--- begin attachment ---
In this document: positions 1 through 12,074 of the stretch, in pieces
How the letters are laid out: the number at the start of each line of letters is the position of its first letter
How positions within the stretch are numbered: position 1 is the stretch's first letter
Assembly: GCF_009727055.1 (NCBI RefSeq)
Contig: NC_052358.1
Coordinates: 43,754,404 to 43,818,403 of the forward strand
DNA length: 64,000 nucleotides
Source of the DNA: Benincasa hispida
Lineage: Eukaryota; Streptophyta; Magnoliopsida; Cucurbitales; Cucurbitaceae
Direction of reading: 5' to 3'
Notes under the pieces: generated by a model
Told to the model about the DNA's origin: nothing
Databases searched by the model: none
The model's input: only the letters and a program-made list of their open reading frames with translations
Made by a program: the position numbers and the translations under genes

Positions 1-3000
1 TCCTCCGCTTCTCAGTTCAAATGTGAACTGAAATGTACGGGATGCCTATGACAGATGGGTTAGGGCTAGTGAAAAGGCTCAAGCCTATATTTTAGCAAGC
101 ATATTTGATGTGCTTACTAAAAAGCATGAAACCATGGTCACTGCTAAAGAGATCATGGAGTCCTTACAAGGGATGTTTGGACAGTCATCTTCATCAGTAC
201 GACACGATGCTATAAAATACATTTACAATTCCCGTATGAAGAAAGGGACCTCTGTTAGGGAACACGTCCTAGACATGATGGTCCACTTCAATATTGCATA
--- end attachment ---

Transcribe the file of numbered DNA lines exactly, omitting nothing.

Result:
In this document: positions 1 through 12,074 of the stretch, in pieces
How the letters are laid out: the number at the start of each line of letters is the position of its first letter
How positions within the stretch are numbered: position 1 is the stretch's first letter
Assembly: GCF_009727055.1 (NCBI RefSeq)
Contig: NC_052358.1
Coordinates: 43,754,404 to 43,818,403 of the forward strand
DNA length: 64,000 nucleotides
Source of the DNA: Benincasa hispida
Lineage: Eukaryota; Streptophyta; Magnoliopsida; Cucurbitales; Cucurbitaceae
Direction of reading: 5' to 3'
Notes under the pieces: generated by a model
Told to the model about the DNA's origin: nothing
Databases searched by the model: none
The model's input: only the letters and a program-made list of their open reading frames with translations
Made by a program: the position numbers and the translations under genes

Positions 1-3000
1 TCCTCCGCTTCTCAGTTCAAATGTGAACTGAAATGTACGGGATGCCTATGACAGATGGGTTAGGGCTAGTGAAAAGGCTCAAGCCTATATTTTAGCAAGC
101 ATATTTGATGTGCTTACTAAAAAGCATGAAACCATGGTCACTGCTAAAGAGATCATGGAGTCCTTACAAGGGATGTTTGGACAGTCATCTTCATCAGTAC
201 GACACGATGCTATAAAATACATTTACAATTCCCGTATGAAGAAAGGGACCTCTGTTAGGGAACACGTCCTAGACATGATGGTCCACTTCAATATTGCATA